The other direction is straightforward: deregulation. There are a litany of proposals to weaken the regulatory structure put in place under Dodd-Frank, from Senator Ted Cruz’s (R-TX) bill to eliminate the Consumer Financial Protection Bureau (CFPB) to just reducing its independence from Congress, to repealing the ability to resolve a failing systemic financial institution, and more. Most of these proposals have passed the Republican House of Representatives, usually on straight, or highly partisan, lines.

      Candidate Trump expressed support for eliminating regulations he claimed are holding banks back from lending, although he never gave specific details as to which regulations he was referencing. With Republicans in full control of Congress, it would be possible for some of this agenda to be enacted, either with the support of a handful of moderate Democrats in the Senate, or through the more technical process of reconciliation through the budget, as several of these ideas have budgetary impacts. However, they would clearly incite the ire of financial reform advocates such as Senator Warren, and would be more of politics as usual in Washington. And while the stock market has initially cheered Trump’s election, with bank stocks in particular benefiting from the potential of a deregulatory feeding frenzy, people would be wise to recall what happened to banks by the end of Bush 43 Administration with the 2008 financial crisis.

      The most comprehensive Republican alternative to Dodd-Frank is House Financial Services Chairman Jeb Hensarling’s (R-TX), Financial Choice Act. It cleared his committee with only Republican support at the end of this Congress. A radical departure from current bank regulation, the Choice Act would repudiate the structure put in place under Dodd-Frank, repealing many provisions such as the Volcker Rule’s restrictions on proprietary trading, the Durbin Amendment’s reduction in debit card interchange fees, and the government’s ability to wind down a failing systemically risky financial institution such as AIG.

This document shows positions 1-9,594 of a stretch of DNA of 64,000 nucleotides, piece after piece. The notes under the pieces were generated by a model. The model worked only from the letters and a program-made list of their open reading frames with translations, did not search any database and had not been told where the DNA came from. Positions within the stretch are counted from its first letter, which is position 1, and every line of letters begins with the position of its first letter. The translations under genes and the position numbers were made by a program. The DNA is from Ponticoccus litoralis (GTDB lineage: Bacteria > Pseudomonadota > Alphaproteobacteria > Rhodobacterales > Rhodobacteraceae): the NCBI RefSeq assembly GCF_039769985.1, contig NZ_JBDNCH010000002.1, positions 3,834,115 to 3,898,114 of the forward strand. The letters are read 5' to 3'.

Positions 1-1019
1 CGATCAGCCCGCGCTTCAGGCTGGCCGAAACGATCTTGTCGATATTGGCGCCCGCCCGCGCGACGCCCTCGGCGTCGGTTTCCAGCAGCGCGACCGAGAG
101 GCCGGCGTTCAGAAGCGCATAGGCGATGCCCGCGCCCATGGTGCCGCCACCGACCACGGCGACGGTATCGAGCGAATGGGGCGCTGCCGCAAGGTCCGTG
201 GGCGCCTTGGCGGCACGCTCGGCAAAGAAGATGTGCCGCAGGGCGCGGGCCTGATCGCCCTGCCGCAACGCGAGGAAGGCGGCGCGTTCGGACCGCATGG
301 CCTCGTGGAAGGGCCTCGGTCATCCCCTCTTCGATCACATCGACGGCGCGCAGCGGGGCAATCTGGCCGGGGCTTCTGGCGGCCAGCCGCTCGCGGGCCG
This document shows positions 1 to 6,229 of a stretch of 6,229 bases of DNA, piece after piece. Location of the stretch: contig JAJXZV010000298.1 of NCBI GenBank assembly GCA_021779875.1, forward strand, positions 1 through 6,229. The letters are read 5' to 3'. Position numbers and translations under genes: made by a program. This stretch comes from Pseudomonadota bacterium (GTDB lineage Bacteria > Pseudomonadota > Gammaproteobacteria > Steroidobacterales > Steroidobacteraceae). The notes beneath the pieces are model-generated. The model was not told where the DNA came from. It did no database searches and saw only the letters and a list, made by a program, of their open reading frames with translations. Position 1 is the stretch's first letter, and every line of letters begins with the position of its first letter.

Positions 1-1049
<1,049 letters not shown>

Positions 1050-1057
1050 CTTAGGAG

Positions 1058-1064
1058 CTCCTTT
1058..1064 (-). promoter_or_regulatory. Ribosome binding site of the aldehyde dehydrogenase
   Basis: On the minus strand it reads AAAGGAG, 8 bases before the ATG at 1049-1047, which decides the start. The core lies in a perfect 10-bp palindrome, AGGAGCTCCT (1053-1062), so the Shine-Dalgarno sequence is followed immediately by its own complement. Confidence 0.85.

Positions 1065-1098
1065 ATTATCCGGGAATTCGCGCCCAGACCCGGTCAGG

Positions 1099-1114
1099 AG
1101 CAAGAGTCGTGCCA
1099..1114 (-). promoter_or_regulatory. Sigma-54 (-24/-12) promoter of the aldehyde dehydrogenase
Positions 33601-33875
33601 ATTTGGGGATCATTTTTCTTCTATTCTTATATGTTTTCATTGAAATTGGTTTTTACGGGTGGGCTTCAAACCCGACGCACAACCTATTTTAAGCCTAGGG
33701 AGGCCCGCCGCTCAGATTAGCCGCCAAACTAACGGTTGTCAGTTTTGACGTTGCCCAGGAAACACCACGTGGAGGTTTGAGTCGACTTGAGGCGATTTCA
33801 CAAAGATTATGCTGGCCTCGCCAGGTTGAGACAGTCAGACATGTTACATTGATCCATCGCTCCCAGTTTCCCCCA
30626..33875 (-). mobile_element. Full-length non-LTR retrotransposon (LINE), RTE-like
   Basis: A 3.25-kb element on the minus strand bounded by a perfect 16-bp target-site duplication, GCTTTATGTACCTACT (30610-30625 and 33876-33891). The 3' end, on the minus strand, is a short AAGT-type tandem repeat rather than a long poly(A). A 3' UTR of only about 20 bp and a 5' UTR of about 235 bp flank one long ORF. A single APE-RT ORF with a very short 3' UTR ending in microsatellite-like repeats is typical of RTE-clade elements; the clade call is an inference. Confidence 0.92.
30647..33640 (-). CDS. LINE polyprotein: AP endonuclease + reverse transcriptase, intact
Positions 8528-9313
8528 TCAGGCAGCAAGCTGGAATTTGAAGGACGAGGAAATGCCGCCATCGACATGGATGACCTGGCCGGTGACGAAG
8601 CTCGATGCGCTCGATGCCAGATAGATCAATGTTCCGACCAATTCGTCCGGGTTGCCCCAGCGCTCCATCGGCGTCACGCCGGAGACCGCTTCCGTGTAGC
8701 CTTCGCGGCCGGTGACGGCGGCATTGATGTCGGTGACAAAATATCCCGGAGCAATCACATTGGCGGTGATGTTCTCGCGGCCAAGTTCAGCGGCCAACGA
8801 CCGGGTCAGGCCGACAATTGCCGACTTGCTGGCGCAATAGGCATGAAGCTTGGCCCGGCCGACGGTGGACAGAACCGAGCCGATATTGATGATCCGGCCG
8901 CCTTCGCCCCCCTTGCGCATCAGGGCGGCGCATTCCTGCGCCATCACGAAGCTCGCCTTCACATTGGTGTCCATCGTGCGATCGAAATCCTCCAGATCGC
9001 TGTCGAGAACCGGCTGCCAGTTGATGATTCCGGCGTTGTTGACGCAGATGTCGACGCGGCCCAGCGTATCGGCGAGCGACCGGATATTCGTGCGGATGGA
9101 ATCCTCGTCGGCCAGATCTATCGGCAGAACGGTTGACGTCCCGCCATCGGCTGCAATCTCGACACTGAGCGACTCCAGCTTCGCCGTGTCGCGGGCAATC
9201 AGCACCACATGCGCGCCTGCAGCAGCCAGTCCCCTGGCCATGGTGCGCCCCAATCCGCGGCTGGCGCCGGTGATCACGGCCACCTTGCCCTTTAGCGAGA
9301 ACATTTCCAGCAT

The key question is which path President Trump will follow. Will he continue to defy simple political categorization and embrace some of the ideas that have bipartisan appeal but resistance from the middle, or will he be a more traditional deregulatory Republican? Will he be successful in whichever approach he takes?  The answer to these questions may well determine if we can improve our economy in a sustainable manner, or if we are headed back on a path to another financial crisis.

      Photo credit: Gage Skidmore

      Aaron Klein

      Aaron Klein

      Fellow, Brookings Institution

      Aaron Klein is a fellow at the Brookings Institution and serves as policy director of the Initiative on Business and Public Policy.